The Fairy Queen – Semi-opera in a Prologue and five Acts to an anonymous adaptation of William Shakespeare’s A Midsummer Night’s Dream [sung in English]
Narrator – Timothy West
Rowan Pierce & Mhairi Lawson (sopranos), Iestyn Davies (countertenor), Charles Daniels & Gwilym Bowen (tenors), Ashley Riches (bass)
Choir of the Academy of Ancient Music
Academy of Ancient Music
Daisy Evans – Stage Director
Jake Wiltshire – Lighting Designer
Reviewed by: Curtis Rogers
Reviewed: 10 October, 2016
Venue: Barbican Hall, London
Having accomplished a three-year cycle of Monteverdi’s operas, the Academy of Ancient Music now looks toward the other end of the 17th-century and closer to home in embarking on another such series, exploring some of Henry Purcell’s work for the stage. In starting with The Fairy Queen (1692) this latest project also happily coincided with the 400th-anniversary of Shakespeare’s death, pairing arguably the greatest exponents of their respective arts which England has produced.
The Fairy Queen’s ‘semi-opera’ format is a strange hybrid of spoken drama and music, reflecting the English preference for an emphasis upon the words, and more akin to what Continental traditions would have regarded as incidental music. This production kept Purcell’s musical items – which, in fact, set words other than Shakespeare’s and loosely adapts in different contexts the scenes among the fairies and the mortals of A Midsummer Night’s Dream – but essentially jettisoned the dialogue from that play. Instead the anonymous figure of the Narrator was introduced, commenting in the fashion of a ‘chorus’ upon the incidents related in the masques through literary bleeding chunks from elsewhere in the Bard’s output, such as Sonnet 129, “Hark, hark! The lark”, and “Our revels now are ended”. These were declaimed with subdued dignity by Timothy West.
This ploy threatened to overthrow any narrative sense in the drama but insofar as that was averted, this was due to West’s quiet authority and the well-sustained vigour of Richard Egarr’s direction of the score, which might otherwise have seemed like disparate character-sketches and ditties. From the beginning there was an idiomatic charm in the AAM’s approach to the dances and instrumental interludes. The musicians contrived a chameleonic ability to alternate between the earthier numbers such as a ‘Hornpipe’ and the ceremonial ‘Symphony’ opening Act Four, and a more refined elegance for Act Five’s ‘Chaconne’. They provided equally characterful, but not obtrusive, support in the vocal and choral numbers, such as the silvery texture of the strings for the description of ‘Night’ in Act Two.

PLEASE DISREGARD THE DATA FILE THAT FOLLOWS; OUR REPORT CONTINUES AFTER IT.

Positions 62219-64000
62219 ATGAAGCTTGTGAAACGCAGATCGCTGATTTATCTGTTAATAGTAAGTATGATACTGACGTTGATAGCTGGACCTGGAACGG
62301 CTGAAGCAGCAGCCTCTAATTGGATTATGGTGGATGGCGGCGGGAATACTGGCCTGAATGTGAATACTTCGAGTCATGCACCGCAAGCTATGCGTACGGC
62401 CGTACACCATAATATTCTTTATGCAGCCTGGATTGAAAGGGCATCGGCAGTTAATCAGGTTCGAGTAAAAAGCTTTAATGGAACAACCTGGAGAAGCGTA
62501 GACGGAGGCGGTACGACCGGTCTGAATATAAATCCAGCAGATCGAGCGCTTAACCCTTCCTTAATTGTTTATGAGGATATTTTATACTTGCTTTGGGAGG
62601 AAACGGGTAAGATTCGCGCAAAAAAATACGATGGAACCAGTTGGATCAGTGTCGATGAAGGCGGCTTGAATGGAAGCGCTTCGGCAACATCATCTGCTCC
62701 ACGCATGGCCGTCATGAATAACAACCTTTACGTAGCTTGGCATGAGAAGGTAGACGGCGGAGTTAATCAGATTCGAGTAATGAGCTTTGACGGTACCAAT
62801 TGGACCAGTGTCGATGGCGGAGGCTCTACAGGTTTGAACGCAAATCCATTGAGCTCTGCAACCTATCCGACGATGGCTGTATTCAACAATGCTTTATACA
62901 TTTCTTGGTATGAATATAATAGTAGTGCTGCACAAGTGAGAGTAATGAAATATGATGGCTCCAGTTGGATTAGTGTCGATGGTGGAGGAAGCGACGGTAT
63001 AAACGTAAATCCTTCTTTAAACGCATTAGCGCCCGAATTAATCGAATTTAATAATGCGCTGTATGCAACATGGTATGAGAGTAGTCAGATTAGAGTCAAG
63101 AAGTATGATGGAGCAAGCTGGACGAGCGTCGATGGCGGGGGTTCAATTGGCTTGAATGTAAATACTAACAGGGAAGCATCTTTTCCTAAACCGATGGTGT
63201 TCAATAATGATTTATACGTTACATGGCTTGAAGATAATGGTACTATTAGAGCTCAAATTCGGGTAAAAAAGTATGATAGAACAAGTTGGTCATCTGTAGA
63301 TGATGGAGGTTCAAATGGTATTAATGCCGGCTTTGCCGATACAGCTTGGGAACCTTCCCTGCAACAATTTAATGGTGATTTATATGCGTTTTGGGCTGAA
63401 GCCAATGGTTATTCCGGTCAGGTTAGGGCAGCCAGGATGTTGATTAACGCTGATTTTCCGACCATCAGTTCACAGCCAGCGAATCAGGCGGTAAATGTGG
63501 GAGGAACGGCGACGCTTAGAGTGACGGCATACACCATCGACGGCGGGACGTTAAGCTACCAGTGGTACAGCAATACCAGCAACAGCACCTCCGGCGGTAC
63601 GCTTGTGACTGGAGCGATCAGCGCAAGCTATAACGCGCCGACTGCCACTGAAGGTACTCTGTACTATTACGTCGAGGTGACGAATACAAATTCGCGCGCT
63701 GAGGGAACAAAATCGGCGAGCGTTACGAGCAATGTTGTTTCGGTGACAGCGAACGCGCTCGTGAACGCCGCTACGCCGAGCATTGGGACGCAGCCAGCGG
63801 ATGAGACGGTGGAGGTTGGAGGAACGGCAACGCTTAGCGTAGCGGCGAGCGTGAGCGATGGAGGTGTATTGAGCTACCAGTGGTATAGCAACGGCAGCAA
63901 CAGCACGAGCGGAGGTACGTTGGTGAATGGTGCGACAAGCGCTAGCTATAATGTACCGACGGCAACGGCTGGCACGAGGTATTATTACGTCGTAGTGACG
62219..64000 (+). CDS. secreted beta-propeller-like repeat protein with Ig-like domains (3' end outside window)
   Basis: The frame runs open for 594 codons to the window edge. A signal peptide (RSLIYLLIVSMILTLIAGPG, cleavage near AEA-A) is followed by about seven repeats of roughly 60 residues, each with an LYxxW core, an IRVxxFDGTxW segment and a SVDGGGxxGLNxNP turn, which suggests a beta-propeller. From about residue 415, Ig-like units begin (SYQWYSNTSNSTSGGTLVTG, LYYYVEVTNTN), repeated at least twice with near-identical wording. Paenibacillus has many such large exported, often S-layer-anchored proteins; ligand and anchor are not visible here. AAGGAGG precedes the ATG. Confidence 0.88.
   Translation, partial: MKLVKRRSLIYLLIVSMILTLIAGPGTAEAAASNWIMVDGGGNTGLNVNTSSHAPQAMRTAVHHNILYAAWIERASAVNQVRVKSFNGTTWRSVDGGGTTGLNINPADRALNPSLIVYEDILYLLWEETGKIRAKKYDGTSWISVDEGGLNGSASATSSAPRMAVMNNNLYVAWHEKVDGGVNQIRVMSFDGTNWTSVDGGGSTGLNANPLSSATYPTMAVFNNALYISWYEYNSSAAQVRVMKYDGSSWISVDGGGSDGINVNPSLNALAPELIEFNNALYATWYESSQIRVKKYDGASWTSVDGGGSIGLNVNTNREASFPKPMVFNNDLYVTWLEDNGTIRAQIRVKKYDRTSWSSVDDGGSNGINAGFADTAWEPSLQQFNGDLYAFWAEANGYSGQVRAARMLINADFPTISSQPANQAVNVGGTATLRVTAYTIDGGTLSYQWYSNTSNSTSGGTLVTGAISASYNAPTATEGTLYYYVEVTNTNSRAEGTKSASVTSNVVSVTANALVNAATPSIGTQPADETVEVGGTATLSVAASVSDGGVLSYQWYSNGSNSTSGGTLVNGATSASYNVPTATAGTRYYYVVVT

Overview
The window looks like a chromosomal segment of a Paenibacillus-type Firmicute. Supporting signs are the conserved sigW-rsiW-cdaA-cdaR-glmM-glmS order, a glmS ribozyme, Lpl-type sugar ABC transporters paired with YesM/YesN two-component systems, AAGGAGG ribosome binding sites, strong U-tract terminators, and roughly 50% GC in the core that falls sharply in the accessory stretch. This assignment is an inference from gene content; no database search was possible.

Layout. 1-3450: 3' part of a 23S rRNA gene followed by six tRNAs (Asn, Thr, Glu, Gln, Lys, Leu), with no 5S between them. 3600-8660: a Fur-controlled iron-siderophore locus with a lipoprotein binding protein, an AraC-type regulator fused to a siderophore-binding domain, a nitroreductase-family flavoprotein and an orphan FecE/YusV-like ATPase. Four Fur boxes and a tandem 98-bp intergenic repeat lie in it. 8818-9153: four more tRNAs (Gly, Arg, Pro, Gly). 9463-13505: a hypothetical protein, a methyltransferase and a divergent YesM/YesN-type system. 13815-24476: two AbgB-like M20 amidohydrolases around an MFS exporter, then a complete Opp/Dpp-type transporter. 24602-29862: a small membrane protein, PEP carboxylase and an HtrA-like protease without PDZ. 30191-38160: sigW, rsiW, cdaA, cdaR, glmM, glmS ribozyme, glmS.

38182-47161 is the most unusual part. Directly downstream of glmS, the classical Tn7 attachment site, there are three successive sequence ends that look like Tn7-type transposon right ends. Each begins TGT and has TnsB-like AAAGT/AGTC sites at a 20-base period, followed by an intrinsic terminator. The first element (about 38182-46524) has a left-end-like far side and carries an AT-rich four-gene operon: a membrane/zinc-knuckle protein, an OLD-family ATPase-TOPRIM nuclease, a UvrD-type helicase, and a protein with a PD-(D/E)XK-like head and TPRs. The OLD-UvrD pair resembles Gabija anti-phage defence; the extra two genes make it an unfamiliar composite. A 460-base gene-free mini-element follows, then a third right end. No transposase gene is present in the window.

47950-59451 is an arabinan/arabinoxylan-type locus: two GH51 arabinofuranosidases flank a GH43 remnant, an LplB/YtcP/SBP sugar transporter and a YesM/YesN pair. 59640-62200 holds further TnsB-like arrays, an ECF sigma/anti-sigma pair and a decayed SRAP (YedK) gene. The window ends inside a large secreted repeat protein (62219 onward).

Daisy Evans’s production was not so much a play within a play, but a rehearsal within a play, taking its cue from the comedy which the Rude Mechanicals put together in Shakespeare’s original (though not referred to in Purcell’s work). With the characters in contemporary, informal dress, and the stage littered with props and other paraphernalia, the cast-members were in continual flux throughout the performance as they found their way towards a realisation of the drama’s supernatural elements through mime, action, and dance. If the use of well-tried meta-theatrical devices such as the singers’ coming onto the stage through the audience, lights not going down immediately at the start, and the characters’ knowing awareness of the audience offered little insight into the composition, it was nevertheless well executed and Jake Wiltshire’s lighting was atmospheric.
The singers performed convincingly as actors, above all Ashley Riches, one moment demonstrating slapstick humour as the Drunken Poet or the shepherd Coridon, and at others a compelling solemnity and intensity, variously as Sleep or Winter. The altercation between Coridon and his beloved Mopsa amusingly sent up normal expectations as to gender relations by having Iestyn Davies assume the latter role rather than one of the female singers. In that, as elsewhere, he sang with his customary precision and warmth of tone, allied with close attention to the enunciation of the text. In the tenor parts Charles Daniels and Gwilym Bowen tended to be more effusive and extrovert, not least in their duet ‘Let the pipes and the clarions’ where they evoked a brass fanfare through the music given to them. If Rowan Pierce sang with a demure, dainty charm, Mhairi Lawson was more-sprightly, sounding coaxing and coquettish in several of her numbers. To his credit Egarr was also a good sport, taking part in some of the action of the choruses, adding as much fun as in his accompaniments at the harpsichord.
The relative significance of music to words was weighted rather more in favour of the former than Purcell would ever have expected, but the result was an enticing medley of the two elements. Even if the choreography meant little, it did not actively oppose the music, and so the production was generally coherent if unorthodox.